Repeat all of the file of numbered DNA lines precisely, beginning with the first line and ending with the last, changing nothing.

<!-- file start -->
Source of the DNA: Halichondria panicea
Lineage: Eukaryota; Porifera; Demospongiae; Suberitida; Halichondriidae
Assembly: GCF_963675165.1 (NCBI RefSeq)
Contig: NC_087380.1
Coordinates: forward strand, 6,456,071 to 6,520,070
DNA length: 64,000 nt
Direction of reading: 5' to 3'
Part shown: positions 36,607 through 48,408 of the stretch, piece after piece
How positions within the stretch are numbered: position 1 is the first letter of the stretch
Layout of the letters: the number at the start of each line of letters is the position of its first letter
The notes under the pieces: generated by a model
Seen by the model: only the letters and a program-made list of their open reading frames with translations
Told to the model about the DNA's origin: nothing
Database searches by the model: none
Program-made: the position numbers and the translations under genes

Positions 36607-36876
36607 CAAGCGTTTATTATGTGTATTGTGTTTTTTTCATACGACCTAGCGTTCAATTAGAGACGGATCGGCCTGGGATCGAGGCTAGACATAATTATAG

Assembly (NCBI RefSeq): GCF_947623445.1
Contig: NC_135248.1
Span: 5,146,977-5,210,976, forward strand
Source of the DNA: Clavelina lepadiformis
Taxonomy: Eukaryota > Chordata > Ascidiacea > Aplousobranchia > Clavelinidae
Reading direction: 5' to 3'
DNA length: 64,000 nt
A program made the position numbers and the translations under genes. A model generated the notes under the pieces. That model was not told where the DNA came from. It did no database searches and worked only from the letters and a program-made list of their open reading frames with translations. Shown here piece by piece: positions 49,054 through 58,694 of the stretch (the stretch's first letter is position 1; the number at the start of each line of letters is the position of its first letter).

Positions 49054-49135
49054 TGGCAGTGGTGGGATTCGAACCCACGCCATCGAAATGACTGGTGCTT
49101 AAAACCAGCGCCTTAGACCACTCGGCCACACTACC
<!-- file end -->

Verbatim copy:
Source of the DNA: Halichondria panicea
Lineage: Eukaryota; Porifera; Demospongiae; Suberitida; Halichondriidae
Assembly: GCF_963675165.1 (NCBI RefSeq)
Contig: NC_087380.1
Coordinates: forward strand, 6,456,071 to 6,520,070
DNA length: 64,000 nt
Direction of reading: 5' to 3'
Part shown: positions 36,607 through 48,408 of the stretch, piece after piece
How positions within the stretch are numbered: position 1 is the first letter of the stretch
Layout of the letters: the number at the start of each line of letters is the position of its first letter
The notes under the pieces: generated by a model
Seen by the model: only the letters and a program-made list of their open reading frames with translations
Told to the model about the DNA's origin: nothing
Database searches by the model: none
Program-made: the position numbers and the translations under genes

Positions 36607-36876
36607 CAAGCGTTTATTATGTGTATTGTGTTTTTTTCATACGACCTAGCGTTCAATTAGAGACGGATCGGCCTGGGATCGAGGCTAGACATAATTATAG

Assembly (NCBI RefSeq): GCF_947623445.1
Contig: NC_135248.1
Span: 5,146,977-5,210,976, forward strand
Source of the DNA: Clavelina lepadiformis
Taxonomy: Eukaryota > Chordata > Ascidiacea > Aplousobranchia > Clavelinidae
Reading direction: 5' to 3'
DNA length: 64,000 nt
A program made the position numbers and the translations under genes. A model generated the notes under the pieces. That model was not told where the DNA came from. It did no database searches and worked only from the letters and a program-made list of their open reading frames with translations. Shown here piece by piece: positions 49,054 through 58,694 of the stretch (the stretch's first letter is position 1; the number at the start of each line of letters is the position of its first letter).

Positions 49054-49135
49054 TGGCAGTGGTGGGATTCGAACCCACGCCATCGAAATGACTGGTGCTT
49101 AAAACCAGCGCCTTAGACCACTCGGCCACACTACC